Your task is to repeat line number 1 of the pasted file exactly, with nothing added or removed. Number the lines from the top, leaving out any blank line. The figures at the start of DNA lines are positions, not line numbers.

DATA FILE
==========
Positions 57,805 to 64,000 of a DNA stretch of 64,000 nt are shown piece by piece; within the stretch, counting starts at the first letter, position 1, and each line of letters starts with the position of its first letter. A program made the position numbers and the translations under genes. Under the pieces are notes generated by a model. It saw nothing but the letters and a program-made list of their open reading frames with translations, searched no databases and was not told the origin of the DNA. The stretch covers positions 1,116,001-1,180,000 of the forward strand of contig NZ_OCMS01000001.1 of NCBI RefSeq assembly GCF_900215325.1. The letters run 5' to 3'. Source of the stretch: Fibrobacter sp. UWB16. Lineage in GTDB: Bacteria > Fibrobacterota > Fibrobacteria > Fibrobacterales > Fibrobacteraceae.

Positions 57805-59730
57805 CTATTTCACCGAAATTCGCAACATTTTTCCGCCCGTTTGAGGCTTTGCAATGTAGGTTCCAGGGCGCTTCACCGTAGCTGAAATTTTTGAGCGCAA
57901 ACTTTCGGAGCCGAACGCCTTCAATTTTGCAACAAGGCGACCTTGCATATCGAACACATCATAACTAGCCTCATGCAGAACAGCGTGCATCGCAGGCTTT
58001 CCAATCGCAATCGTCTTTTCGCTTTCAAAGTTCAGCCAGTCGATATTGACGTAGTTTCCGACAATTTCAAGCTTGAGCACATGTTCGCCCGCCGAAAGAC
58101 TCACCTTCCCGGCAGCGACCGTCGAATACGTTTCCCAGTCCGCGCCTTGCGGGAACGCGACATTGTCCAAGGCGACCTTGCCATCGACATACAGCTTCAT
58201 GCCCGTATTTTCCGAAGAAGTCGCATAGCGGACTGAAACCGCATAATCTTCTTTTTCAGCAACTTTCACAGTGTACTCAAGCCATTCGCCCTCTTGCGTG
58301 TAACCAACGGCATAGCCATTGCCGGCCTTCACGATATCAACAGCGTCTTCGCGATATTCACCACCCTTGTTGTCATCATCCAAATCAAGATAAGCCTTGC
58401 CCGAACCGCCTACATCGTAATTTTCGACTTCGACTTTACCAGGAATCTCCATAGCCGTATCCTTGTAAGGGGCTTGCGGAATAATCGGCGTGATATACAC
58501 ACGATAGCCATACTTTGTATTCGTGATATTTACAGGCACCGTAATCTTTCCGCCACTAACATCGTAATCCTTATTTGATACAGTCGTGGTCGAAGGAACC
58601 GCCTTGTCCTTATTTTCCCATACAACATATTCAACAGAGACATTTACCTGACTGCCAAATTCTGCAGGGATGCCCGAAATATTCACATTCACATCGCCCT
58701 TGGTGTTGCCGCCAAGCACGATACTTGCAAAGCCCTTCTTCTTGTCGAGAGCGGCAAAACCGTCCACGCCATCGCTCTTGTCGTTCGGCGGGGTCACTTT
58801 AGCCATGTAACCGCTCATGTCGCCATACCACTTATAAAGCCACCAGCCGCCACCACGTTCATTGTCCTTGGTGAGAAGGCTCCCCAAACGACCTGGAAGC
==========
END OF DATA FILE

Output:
Positions 57,805 to 64,000 of a DNA stretch of 64,000 nt are shown piece by piece; within the stretch, counting starts at the first letter, position 1, and each line of letters starts with the position of its first letter. A program made the position numbers and the translations under genes. Under the pieces are notes generated by a model. It saw nothing but the letters and a program-made list of their open reading frames with translations, searched no databases and was not told the origin of the DNA. The stretch covers positions 1,116,001-1,180,000 of the forward strand of contig NZ_OCMS01000001.1 of NCBI RefSeq assembly GCF_900215325.1. The letters run 5' to 3'. Source of the stretch: Fibrobacter sp. UWB16. Lineage in GTDB: Bacteria > Fibrobacterota > Fibrobacteria > Fibrobacterales > Fibrobacteraceae.